Your reading list is a little skewed toward graduate-level option pricing...

As an undergrad, you should read Steve Shreve vol 1 (Binomial model) first and make sure you are extremely comfortable with everything in it. It looks like a thin little book, but it's quite dense, and covers some complicated topics using simple models.

Then you can read as much of Steve Shreve vol 2 (Continuous-time models) as you can on your own, skipping the parts that you don't need. Keep in mind that his book is a little dated. E.g. he praises the CIR model for not admitting negative interest rates, but these days, we no longer think it's such a good feature. His book tries to be self-contained, e.g. by explaining tooks like probability theory as much as needed. But if you haven't taken a good probability theory course as an undergrad, then you should read a good book more thoroughly explaining probability theory from measure theory viewpoint. Etc

I am reluctant to recommend Hull's book. It was a great book in the 1990s when I first read it. Although it was supposedly updated (11th ed, 2021), they did not do a good job, and it's very outdated. It may be good to keep around for reference, but not to study from, sorry.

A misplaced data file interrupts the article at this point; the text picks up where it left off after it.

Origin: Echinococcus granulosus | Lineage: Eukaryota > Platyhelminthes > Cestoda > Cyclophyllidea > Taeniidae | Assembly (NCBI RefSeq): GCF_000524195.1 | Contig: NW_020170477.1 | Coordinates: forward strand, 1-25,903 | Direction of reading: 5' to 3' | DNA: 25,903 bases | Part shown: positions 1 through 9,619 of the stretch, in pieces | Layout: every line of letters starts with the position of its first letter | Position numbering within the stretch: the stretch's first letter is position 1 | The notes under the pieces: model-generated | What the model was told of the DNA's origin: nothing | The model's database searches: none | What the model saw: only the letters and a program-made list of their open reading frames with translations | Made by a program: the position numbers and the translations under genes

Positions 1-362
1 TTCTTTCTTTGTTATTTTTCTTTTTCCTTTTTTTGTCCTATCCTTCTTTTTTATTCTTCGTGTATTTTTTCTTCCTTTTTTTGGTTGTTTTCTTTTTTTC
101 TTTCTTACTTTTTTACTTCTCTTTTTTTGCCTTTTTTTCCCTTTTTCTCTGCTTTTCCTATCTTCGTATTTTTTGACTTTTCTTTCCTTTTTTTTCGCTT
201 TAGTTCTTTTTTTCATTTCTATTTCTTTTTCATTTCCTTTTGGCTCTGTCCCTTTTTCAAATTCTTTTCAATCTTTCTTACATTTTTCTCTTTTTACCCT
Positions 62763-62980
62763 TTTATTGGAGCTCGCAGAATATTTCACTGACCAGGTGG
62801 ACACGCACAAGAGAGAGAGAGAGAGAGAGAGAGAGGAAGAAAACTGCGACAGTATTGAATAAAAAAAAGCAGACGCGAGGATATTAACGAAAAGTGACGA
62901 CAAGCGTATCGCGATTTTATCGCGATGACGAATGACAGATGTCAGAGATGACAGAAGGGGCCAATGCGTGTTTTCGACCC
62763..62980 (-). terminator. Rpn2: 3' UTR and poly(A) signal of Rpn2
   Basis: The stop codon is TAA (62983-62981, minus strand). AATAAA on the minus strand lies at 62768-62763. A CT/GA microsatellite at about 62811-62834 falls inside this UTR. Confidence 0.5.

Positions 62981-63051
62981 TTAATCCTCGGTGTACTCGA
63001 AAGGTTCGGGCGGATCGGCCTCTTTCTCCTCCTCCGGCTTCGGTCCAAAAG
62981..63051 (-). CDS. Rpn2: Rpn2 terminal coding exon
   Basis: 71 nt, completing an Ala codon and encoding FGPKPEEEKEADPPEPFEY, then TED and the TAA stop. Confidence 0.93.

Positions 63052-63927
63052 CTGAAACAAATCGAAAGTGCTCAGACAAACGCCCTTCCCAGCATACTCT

Natenberg is good... As an economics major, you may like Akihito Asano - An introduction to mathematics for economics.

Since you bring up interview prep books, you may also like:

Probability and Stochastic Calculus Quant Interview Questions by Ivan Matić, Radoš Radoičić, Dan Stefanica - and if you do find yourself wondering about some question, then definitely look for another book to understand it more deeply.

Cracking the Finance Quant Interview: 51 Interview Questions and Solutions by Jean Peyre

150 Most Frequently Asked Questions on Quant Interviews by Dan Stefanica, Radoš Radoičić, Tai-Ho Wang

Challenging Brainteasers for Interviews (#3) by Rados Radoicic, Ivan Matic, and Dan Stefanica

Quant Job Interview Questions And Answers by Mark Joshi, Nick Denson, Andrew Downes

Heard on the Street: Quantitative Questions from Wall Street Job Interviews by Timothy Falcon Crack